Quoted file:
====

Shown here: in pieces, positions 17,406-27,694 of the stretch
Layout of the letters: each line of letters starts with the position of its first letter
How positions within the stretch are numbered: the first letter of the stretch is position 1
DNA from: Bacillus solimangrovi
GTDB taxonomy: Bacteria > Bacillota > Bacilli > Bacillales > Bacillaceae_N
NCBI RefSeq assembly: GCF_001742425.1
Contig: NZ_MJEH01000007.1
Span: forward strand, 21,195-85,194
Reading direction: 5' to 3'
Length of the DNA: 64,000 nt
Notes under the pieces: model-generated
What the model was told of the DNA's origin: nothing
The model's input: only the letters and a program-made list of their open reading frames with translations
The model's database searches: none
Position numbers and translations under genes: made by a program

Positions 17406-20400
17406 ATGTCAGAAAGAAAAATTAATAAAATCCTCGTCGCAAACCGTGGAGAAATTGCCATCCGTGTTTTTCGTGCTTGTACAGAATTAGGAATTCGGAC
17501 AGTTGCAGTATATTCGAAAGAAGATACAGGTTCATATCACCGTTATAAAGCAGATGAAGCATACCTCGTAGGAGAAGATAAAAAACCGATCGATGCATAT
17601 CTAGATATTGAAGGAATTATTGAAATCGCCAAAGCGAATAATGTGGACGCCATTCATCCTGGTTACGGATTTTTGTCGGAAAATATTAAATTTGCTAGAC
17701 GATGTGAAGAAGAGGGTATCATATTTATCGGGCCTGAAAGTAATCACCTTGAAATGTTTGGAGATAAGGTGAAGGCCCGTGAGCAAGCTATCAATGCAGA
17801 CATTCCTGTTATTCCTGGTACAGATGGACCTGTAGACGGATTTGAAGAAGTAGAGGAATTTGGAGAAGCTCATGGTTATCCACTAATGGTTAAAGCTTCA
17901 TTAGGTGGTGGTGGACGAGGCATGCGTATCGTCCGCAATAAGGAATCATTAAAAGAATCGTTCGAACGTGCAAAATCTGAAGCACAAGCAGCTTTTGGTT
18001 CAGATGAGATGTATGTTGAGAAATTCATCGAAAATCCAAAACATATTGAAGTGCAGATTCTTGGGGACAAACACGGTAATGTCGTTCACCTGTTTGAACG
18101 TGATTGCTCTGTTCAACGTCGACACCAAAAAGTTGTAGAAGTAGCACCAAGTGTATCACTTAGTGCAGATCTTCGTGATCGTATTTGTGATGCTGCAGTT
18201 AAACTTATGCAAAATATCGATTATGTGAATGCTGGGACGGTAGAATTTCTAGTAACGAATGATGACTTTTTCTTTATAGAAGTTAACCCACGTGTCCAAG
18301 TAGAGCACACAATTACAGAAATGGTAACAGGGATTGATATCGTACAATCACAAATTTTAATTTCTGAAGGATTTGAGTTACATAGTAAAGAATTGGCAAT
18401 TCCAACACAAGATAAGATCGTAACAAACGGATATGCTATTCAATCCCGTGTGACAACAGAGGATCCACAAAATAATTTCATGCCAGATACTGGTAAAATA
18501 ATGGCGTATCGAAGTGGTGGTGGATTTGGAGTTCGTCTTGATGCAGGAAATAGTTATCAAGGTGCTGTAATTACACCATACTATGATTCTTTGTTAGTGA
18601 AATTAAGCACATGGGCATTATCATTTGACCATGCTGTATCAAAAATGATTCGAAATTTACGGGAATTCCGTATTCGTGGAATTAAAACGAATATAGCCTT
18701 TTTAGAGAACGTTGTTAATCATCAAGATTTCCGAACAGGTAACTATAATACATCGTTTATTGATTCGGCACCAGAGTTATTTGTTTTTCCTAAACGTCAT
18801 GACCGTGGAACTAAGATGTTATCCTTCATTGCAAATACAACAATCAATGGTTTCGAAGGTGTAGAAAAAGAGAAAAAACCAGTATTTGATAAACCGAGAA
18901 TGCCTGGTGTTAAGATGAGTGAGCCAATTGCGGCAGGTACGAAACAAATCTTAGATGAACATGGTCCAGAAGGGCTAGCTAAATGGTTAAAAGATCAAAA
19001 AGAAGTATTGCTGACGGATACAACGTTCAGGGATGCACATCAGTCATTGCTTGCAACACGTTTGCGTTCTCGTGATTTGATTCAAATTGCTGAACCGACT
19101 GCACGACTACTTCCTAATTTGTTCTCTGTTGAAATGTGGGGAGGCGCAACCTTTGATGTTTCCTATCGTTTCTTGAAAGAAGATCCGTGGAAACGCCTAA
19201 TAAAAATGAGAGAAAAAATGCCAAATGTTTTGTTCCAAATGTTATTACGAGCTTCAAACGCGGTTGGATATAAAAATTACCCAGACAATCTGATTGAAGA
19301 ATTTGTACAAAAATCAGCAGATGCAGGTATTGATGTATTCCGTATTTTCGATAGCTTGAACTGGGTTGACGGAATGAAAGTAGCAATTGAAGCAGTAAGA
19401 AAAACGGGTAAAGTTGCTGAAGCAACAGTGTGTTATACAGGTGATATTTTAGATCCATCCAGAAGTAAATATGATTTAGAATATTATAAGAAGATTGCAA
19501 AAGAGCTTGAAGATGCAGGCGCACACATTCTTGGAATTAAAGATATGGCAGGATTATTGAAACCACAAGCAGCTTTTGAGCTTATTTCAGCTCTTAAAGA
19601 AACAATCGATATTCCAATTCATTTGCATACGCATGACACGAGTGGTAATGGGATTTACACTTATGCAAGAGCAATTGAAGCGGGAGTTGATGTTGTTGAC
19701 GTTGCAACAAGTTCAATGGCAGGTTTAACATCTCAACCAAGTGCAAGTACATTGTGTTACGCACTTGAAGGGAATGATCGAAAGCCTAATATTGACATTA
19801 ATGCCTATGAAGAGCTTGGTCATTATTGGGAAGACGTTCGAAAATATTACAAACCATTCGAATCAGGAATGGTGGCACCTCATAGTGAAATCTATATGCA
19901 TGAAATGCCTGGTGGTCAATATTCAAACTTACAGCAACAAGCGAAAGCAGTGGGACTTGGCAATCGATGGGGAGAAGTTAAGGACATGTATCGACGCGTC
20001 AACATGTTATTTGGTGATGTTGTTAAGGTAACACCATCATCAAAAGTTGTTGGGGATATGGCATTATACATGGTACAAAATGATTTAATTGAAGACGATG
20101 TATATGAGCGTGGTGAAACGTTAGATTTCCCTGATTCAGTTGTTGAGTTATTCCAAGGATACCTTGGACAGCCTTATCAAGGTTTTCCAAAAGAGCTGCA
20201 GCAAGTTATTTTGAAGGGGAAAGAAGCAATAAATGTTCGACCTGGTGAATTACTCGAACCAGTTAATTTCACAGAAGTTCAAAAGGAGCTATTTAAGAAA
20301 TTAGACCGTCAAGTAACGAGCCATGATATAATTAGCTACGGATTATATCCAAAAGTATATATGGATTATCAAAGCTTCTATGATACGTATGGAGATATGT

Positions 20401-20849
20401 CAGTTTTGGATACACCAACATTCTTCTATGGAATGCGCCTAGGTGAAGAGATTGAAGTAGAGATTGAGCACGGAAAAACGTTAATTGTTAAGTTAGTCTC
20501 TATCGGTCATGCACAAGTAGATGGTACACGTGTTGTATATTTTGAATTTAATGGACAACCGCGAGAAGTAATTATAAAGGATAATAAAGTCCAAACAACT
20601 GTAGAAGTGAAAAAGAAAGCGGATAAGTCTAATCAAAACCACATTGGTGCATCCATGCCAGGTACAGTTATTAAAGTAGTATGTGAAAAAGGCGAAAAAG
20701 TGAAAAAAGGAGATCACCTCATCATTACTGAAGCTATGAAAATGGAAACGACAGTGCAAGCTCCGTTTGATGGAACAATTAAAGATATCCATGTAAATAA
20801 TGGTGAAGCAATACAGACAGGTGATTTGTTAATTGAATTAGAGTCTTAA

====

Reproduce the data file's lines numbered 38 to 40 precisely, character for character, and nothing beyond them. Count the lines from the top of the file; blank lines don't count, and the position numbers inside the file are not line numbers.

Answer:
19501 AAGAGCTTGAAGATGCAGGCGCACACATTCTTGGAATTAAAGATATGGCAGGATTATTGAAACCACAAGCAGCTTTTGAGCTTATTTCAGCTCTTAAAGA
19601 AACAATCGATATTCCAATTCATTTGCATACGCATGACACGAGTGGTAATGGGATTTACACTTATGCAAGAGCAATTGAAGCGGGAGTTGATGTTGTTGAC
19701 GTTGCAACAAGTTCAATGGCAGGTTTAACATCTCAACCAAGTGCAAGTACATTGTGTTACGCACTTGAAGGGAATGATCGAAAGCCTAATATTGACATTA